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Sessions for Sunday, May 21
Public-Private Partnerships in Action
When private investment is brought to a public project, there is an inherent tension present in both the financing and implementation, which manifests in the balance between risk and cost. The amount of risk and cost that is carried or shifted between the public and private partners yields a continuum of what projects and agreements look like for governments and their partners. What does a good deal look like? What are the criteria governments should utilize when selecting and implementing projects? What are the lessons learned by those that have done these kinds of projects? This session will help finance officers understand when and under what conditions to utilize this financial and project implementation tool.
Sessions for Monday, May 22
Resiliency for Capital Assets in times of Environmental Change
There are hundreds of billions of dollars of infrastructure in the ground at all levels of government that we depend on every day. The planning and resourcing that went into these assets represent years of design, implementation, and financial commitment. What actions are governments taking to ensure they are designed and maintained to be resilient? How can governments invest in existing assets so they are available for years to come? How do we balance these infrastructure needs with the realities of what our community can afford? Speakers in this session will focus on sustainability and stewardship in all aspects of the push to find resilience through investments for both existing and new assets.
Asset Management Across the Globe: International Capital Planning and Implementation
Finance officers from around the world have responsibility for managing infrastructure and leaders from across the globe have come together to develop innovative approaches for planning, budgeting, and overall management of these critical assets. In this session, speakers from Australia, New Zealand, and Sweden will provide insight into what is working and what challenges are being faced regionally and nationally. Attend this session to challenge traditional thinking patterns and inherited conditions many governments carry by listening to professionals in other countries engaging in similar work across the globe.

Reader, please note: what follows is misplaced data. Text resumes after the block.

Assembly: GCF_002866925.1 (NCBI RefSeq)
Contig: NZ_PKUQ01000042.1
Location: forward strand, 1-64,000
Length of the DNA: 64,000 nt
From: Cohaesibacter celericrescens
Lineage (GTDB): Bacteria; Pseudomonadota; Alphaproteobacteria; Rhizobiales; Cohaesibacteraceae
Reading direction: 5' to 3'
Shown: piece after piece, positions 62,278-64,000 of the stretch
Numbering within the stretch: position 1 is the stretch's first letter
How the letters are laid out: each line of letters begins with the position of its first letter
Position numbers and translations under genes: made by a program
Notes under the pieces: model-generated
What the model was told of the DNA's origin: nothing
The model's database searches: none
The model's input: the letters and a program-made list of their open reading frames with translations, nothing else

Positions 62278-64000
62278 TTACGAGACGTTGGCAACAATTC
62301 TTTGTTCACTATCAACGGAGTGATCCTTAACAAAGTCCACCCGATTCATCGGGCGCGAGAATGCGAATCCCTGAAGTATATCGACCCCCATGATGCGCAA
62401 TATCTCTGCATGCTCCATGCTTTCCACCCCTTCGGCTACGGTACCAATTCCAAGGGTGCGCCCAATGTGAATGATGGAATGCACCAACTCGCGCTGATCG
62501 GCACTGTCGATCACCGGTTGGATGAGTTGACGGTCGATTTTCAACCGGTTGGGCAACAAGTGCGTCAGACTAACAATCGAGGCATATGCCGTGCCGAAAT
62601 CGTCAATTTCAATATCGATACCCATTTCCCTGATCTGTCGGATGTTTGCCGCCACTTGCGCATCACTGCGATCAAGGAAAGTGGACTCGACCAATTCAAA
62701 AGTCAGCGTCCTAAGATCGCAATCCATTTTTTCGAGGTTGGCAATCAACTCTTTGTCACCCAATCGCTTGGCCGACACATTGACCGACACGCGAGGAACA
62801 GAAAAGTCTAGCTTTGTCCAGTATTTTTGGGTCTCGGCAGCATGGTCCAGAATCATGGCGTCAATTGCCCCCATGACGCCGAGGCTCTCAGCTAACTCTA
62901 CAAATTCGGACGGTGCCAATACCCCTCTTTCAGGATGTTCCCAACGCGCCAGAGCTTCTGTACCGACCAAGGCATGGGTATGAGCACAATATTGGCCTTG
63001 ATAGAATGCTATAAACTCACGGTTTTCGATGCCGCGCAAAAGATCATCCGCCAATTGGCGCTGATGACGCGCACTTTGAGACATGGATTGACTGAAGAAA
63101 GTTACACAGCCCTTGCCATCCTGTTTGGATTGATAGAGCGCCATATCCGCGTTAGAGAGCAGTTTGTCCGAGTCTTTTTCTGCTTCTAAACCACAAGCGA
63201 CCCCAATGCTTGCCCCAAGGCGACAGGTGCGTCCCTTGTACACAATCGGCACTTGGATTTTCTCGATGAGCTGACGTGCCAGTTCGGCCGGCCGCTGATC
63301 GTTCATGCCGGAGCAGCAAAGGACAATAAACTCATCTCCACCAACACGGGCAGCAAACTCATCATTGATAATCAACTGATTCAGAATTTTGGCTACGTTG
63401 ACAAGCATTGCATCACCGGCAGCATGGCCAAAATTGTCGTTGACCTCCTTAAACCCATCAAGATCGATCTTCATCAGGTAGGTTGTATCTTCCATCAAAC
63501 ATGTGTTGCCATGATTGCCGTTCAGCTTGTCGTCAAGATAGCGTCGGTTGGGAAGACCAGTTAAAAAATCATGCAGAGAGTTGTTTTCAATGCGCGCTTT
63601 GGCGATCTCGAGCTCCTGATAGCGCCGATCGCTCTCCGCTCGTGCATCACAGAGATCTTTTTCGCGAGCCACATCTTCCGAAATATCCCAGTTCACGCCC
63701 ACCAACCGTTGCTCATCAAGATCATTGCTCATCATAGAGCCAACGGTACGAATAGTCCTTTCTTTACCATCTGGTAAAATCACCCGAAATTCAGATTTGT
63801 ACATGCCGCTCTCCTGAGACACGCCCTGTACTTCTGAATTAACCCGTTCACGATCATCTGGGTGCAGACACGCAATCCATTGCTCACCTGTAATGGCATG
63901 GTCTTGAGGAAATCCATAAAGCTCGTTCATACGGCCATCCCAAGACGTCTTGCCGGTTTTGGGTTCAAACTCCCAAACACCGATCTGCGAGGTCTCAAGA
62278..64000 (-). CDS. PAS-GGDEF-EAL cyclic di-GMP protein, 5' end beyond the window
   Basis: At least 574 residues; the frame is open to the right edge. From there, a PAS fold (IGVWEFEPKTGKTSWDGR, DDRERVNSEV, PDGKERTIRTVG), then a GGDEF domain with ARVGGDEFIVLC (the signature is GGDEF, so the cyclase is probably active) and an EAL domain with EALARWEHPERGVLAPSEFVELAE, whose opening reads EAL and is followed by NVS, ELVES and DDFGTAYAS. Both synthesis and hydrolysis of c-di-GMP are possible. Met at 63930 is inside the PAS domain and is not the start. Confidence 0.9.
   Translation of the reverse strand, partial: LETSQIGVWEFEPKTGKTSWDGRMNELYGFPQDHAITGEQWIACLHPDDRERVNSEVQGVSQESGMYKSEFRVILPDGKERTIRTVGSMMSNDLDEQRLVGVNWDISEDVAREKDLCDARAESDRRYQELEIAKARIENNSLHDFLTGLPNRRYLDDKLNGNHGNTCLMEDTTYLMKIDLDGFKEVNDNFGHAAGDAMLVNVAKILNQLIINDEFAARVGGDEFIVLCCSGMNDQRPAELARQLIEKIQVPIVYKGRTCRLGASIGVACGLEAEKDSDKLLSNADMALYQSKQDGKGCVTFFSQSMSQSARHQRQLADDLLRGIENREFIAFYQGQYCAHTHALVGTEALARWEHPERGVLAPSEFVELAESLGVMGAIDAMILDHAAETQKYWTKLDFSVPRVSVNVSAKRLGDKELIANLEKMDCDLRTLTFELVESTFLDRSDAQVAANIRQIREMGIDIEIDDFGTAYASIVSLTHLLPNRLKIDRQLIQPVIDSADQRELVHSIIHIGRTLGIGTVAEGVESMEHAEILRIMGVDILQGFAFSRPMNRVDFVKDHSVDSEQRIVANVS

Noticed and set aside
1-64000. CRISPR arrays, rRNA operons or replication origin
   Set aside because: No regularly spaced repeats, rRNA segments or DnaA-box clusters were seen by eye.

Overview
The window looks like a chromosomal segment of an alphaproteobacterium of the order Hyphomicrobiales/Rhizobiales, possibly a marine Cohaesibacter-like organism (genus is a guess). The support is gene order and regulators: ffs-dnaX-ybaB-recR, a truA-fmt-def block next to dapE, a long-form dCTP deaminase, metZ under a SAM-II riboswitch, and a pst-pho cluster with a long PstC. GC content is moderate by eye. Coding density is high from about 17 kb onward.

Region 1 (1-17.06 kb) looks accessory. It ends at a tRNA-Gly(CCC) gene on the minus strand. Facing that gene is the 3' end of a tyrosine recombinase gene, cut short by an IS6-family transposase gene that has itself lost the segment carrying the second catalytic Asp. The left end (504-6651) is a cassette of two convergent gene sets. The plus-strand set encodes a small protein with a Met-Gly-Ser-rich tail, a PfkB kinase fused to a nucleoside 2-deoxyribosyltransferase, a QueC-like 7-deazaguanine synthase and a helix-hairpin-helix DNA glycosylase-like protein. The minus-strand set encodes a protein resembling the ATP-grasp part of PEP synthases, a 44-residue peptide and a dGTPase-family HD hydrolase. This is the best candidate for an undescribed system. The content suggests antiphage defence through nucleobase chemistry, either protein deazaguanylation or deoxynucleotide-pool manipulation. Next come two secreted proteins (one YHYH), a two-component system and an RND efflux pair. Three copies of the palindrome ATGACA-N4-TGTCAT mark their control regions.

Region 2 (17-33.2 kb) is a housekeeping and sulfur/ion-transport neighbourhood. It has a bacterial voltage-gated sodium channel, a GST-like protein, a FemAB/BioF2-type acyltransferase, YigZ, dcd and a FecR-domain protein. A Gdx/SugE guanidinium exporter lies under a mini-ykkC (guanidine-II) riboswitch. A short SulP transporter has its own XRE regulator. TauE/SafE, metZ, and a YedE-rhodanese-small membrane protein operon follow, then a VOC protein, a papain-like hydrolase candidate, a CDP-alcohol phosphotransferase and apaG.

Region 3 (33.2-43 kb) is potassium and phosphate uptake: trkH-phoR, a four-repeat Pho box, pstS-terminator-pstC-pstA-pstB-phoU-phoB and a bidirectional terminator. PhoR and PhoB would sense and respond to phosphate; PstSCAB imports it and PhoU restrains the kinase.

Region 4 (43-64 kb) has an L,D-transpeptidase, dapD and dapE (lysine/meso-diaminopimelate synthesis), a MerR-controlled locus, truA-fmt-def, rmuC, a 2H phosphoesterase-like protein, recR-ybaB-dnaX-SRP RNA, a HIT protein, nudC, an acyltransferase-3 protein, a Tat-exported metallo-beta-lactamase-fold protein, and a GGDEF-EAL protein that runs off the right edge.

Sessions for Tuesday, May 23
Don't Let it "Slide": Moving to Proactive Asset Management
Capital Planning is a balancing act of: the maintenance of assets that are currently in place, seeing the asset needs for the future, measuring the gaps that require new facility investments, and thinking about the available revenues that are available to make these expenditures. The perceived lack of visibility for investment in current assets often yields annual budgets with unfortunate realities like deferred maintenance in the operating budget and losing the high-stakes annual capital improvement plan pageant to new projects in the capital budget. The deficit of investments in existing assets is a lack of stewardship that leaves jurisdictions vulnerable to the most expensive class of potential asset costs; emergency purchases for asset failure. This panel will explore the concepts and tools that finance departments can utilize to move thinking from Reactive to Proactive in the stewardship of assets like the master plan, consideration of levels of service, and the structure of decision making relative to the capital plan.
Building Understanding: How to Work with the Public Works Department
It is essential that finance officers have a good working relationship with peers in the Public Works department. In order to have an effective relationship, finance officers need to communicate with project managers, engineers, plant managers, and others to work collaboratively to solve problems and meet mutual goals. In this session, speakers will provide the Public Works perspective and discuss strategies for ensuring organizations are aligned when it comes to capital planning, infrastructure and asset management, facility maintenance, and more.
Sessions for Wednesday, May 24
Variety is the Spice of Life: Options for Successful Capital Financing Strategies
Funding the construction of infrastructure, facilities, and other assets is not easy and at times, governments need to consider creative options to provide necessary solutions. Beyond debt financing, pay-as-you-go, and grant funding, finance officers have used a variety of ways to pay for their capital projects including use of private funds, interfund borrowing, microfinancing, and more. However, not all ideas are good ones. In this session, speakers will provide attendees with considerations for different funding options, the pros and cons of each, and how to determine what works best for your government.